Since George W. Bush left office in early 2009 with a rock-bottom approval rating and the nation in the midst of a financial crisis, Republicans don’t like to talk about the last time they held the White House.
In a recent profile of Paul Ryan before he became the vice-presidential nominee, Ryan distanced himself from that era, saying he was “miserable during the last majority” and is determined “to do everything I can to make sure I don’t feel that misery again.” In the 2012 election, Republicans have been largely silent on the former president.
But on the second night of the Republican National Convention, the party began to let Bush out of his cage, ever so slowly, by paying tentative tribute to the 43rd president.
First, the convention showed a video in which Presidents George H.W. Bush and George W. Bush reminisced about their time in office. But they kept it lighthearted, sidestepping all of the many landmines the younger Bush’s presidency still holds for Republicans. The Bushes joked about comedian Dana Carvey and the first time Vladimir Putin of Russia visited the White House.
Barbara Bush and Laura Bush talked about how George W. Bush will be remembered: “courageous,” and “honorable” for seeing the country through the terrorist attacks of Sept. 11, 2001.
The Bush White House’s role after Sept. 11 came up again when the crowd gave a warm, rousing reception to former Secretary of State Condoleezza Rice.
“This young century has been a difficult one,” Rice said. “I can remember as if it was yesterday when [my] assistant came into my office at the White House to say that a plane had hit the World Trade Center, and then, a second plane, and then a third plane, the Pentagon, and later, we would learn that a plane had crashed into a field in Pennsylvania, driven into the ground by brave souls who died so that others might live.”
But Rice’s speech, which focused largely on foreign policy, similarly didn’t go into much detail about her time in the Bush administration.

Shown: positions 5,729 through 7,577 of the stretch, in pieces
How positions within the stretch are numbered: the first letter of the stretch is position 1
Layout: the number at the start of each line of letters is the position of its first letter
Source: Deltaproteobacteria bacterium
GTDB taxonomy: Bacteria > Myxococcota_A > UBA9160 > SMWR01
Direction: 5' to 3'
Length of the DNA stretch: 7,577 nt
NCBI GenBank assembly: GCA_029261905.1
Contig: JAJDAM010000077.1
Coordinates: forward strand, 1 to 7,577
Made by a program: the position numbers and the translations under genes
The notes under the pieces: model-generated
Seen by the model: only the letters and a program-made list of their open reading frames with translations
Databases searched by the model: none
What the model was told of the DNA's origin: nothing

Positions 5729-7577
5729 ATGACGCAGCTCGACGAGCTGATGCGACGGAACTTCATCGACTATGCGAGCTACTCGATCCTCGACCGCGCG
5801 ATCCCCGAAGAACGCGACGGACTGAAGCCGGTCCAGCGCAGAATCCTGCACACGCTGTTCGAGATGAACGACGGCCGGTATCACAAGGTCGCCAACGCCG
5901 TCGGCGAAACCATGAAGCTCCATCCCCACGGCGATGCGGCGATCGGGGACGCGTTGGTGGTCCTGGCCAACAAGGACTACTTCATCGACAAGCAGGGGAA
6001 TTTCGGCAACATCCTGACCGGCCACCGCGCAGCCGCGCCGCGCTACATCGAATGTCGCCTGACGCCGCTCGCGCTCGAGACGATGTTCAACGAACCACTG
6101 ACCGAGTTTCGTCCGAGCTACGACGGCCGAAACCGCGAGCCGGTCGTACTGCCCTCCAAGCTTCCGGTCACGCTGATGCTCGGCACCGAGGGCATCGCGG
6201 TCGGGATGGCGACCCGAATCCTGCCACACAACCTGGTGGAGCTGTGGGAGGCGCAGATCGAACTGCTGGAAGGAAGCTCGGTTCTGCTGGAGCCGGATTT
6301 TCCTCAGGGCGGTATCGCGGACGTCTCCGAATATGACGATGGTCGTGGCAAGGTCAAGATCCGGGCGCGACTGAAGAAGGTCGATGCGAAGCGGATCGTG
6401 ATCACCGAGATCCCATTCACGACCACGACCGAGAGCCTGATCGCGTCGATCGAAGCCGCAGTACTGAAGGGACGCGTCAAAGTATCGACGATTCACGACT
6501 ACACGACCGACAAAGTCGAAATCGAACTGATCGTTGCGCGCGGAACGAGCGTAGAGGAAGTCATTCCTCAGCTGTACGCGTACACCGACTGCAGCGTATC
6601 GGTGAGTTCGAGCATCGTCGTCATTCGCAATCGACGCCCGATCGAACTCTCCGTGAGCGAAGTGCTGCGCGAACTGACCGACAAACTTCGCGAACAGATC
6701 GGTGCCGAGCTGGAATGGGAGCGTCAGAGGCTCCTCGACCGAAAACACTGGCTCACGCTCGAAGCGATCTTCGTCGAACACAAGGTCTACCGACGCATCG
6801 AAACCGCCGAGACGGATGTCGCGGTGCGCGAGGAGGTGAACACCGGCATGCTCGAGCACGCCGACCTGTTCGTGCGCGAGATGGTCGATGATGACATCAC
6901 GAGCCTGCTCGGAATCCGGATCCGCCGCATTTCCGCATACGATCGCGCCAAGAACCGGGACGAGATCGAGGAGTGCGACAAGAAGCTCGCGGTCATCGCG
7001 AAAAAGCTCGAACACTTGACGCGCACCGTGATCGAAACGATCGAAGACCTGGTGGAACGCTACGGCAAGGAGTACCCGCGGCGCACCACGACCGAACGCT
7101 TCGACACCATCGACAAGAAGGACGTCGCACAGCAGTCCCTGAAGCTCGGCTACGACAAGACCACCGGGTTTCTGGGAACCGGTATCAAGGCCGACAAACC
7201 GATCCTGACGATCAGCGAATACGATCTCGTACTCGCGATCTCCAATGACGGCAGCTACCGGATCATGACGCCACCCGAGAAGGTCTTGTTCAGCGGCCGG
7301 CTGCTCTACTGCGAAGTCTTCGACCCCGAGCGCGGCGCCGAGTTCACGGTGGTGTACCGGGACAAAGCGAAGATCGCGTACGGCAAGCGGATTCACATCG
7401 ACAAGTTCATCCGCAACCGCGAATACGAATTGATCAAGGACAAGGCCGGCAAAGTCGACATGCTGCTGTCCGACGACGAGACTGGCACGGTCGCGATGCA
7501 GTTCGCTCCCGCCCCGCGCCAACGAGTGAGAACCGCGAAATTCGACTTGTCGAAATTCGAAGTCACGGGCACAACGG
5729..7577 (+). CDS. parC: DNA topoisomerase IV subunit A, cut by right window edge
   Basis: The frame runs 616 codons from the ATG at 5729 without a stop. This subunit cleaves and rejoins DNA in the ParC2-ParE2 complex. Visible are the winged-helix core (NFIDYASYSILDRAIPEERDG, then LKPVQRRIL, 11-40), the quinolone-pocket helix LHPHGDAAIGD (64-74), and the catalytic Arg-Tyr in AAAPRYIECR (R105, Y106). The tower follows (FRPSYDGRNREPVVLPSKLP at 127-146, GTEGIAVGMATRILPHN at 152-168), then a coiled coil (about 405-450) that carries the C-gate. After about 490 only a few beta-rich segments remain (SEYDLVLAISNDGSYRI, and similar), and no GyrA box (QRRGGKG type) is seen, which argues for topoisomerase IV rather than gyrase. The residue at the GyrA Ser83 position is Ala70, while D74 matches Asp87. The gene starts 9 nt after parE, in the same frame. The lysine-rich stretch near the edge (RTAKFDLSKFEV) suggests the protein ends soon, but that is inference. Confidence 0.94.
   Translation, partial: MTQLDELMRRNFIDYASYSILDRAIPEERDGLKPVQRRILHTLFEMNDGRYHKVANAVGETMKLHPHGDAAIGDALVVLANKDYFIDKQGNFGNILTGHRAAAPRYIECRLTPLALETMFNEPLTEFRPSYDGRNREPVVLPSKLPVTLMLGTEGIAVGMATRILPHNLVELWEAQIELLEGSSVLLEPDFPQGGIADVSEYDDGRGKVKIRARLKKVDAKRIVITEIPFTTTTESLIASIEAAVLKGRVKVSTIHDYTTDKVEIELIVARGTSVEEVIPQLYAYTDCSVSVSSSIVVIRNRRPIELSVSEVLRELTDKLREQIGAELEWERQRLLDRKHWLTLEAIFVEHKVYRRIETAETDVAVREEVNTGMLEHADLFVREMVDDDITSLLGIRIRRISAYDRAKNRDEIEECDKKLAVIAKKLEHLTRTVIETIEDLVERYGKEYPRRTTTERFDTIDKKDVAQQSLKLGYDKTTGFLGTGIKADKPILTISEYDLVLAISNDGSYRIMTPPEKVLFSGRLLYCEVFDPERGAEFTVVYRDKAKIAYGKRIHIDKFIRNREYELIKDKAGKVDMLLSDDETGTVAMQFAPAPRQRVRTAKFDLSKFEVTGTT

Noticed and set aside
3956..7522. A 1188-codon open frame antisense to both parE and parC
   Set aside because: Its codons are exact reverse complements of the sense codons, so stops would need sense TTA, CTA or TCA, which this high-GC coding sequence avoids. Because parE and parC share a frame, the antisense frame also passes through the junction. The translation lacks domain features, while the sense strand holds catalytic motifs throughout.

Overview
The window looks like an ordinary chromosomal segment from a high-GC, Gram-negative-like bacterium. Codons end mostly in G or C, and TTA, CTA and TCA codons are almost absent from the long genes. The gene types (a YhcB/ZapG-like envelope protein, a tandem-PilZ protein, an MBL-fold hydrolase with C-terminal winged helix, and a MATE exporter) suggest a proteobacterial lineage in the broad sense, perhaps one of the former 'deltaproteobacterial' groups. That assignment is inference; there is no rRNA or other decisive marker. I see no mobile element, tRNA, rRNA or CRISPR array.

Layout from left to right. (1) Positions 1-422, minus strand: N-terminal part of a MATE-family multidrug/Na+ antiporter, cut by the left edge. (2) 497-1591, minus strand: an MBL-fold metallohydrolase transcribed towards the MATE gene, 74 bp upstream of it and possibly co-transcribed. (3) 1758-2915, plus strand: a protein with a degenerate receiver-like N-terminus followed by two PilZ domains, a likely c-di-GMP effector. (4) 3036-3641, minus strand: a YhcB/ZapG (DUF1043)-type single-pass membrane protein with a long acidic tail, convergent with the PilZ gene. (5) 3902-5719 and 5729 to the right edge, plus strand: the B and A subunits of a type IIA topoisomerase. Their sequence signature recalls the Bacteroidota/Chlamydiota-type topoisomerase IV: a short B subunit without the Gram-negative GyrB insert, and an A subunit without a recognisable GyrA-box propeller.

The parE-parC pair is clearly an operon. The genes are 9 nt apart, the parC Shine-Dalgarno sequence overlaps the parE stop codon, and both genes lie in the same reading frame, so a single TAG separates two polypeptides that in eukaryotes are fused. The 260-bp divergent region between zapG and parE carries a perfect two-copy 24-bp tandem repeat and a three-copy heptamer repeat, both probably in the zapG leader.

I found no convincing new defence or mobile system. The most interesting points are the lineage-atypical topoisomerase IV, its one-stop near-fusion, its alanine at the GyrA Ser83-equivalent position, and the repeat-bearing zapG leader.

Rob Portman, a former Bush administration official, was welcomed warmly at the convention. But he didn’t talk about his time as Bush’s director of the Office of Management and Budget, though he did try to absolve Bush of blame for the economy. “Where is the president’s economic plan? Blaming others does not qualify as a plan,” Portman said.
Paul Ryan also called on Obama to stop blaming Bush: “the story that Barack Obama does tell, forever shifting blame to the last administration, is getting old. The man assumed office almost four years ago — isn’t it about time he assumed responsibility?”
And the Bush years will likely come up again on Thursday, the final day of the convention, when Jeb Bush, the former governor of Florida, will speak.
Of course, Democrats welcome a rehash of George W. Bush’s presidency. President Obama often mentions his predecessor on the trail and blames him for the rough economy he inherited. And Democrats are constantly drawing parallels between Romney Bush. Romney’s policies represent a return to the Bush years, Obama insists: “It didn’t work then, it won’t work now,” Obama likes to say.
Pema Levy is a News Writer at TPM covering the 2012 election. Before coming to TPM, Pema was an assistant editor at The American Prospect where she wrote about politics and the economy.